whole_HillAnthonyH1983_thesis.pdf (9.49 MB)
The energy crisis and manufacturing output and employment : a case study of Tasmanian manufacturing in the context of Australian manufacturing
thesisposted on 2023-05-26, 20:41 authored by Hill, AH
In the past, Tasmania was seen as having enormous, possibly unlimited supplies of hydro-electrical power. This view combined with appreciation of Tasmania's difficult economic circumstances to lend support to development of energy intensive industries, such as the COMALCO aluminium smelter at Bell Bay. This pattern of industrial development, which also relied on the initial processing of Tasmanian resources, has been described as 'hydro-industrialisation'. Over the 1970s Tasmania has shared the worldwide development of problems with energy supply, which have centered around the 1973 OPEC oil price increases and embargo. Tasmania has also developed problems surrounding its major indigenous fuel hydro-electricity. These issues have combined to produce a new energy supply situation for Tasmania; one that is marked by shortage, not abundance. The energy supply questions have arisen at the same time as pressing unemployment problems and slowing of economic growth. Since one of the major thrusts of Tasmanian economic development has been energy intensive manufacturing industry, this thesis examines the response of manufacturing to this new energy supply situation, to see how Tasmanian manufacturing energy use, employment and output have been affected. It goes on to look at changes in manufacturing production and the structure of manufacturing, in terms of three ratios: energy use to output, energy use to employment and employment to output. This examination shows the likely implications of trends in manufacturing, and manufacturing structure coming from the changed energy supply situation. The analysis shows that trends in Tasmanian manufacturing energy use, energy intensity, production process and structure are largely a continuation of past trends. They have not shown a strong response to changes in energy supply over the 1970s. Continuation of these-trends is likely to have important social implications for the stability of economic growth and employment in Tasmania, as well as being significant for future energy policy.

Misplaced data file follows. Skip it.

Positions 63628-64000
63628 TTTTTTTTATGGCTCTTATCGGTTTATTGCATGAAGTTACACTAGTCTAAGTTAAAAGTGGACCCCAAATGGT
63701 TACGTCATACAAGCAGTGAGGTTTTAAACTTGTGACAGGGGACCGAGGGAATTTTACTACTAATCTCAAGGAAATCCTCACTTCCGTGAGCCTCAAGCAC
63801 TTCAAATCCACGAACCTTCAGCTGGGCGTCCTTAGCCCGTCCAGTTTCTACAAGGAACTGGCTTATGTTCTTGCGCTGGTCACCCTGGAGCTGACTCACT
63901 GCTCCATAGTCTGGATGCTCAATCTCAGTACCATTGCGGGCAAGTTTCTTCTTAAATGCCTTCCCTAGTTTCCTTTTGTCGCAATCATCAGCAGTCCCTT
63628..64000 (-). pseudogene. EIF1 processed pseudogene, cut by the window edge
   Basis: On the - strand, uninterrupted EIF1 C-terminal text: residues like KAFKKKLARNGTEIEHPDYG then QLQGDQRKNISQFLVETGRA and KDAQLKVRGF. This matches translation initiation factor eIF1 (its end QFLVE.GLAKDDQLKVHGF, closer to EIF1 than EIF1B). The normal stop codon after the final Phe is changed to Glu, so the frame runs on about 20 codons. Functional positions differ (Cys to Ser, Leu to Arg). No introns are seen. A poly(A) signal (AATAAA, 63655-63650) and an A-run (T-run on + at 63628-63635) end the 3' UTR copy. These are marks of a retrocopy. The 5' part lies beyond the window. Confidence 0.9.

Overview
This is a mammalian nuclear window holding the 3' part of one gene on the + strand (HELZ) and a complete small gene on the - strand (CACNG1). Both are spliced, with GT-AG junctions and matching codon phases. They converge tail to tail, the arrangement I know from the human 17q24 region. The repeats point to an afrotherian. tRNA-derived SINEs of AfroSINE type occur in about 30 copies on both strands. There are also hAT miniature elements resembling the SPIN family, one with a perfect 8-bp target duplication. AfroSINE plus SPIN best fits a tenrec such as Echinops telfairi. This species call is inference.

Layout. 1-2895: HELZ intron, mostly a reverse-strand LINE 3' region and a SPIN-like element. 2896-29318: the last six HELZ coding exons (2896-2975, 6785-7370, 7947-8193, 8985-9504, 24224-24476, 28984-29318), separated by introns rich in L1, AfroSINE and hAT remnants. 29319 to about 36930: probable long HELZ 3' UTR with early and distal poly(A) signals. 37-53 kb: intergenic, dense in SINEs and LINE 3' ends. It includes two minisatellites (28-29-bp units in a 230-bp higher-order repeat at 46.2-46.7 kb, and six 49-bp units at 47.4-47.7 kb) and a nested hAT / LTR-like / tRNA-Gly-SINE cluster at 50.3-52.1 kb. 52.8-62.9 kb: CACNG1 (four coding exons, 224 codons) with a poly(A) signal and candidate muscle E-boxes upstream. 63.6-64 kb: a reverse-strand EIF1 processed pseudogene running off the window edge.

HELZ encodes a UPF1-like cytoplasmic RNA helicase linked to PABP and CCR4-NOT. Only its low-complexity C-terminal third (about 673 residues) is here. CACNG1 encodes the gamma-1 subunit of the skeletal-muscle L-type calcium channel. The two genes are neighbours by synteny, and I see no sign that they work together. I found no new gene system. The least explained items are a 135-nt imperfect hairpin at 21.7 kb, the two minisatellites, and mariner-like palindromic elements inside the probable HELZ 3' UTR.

Rights statementCopyright 1982 the Author - The University is continuing to endeavour to trace the copyright owner(s) and in the meantime this item has been reproduced here in good faith. We would be pleased to hear from the copyright owner(s). Thesis (M.Env.St.)--University of Tasmania, 1983. Includes bibliographical references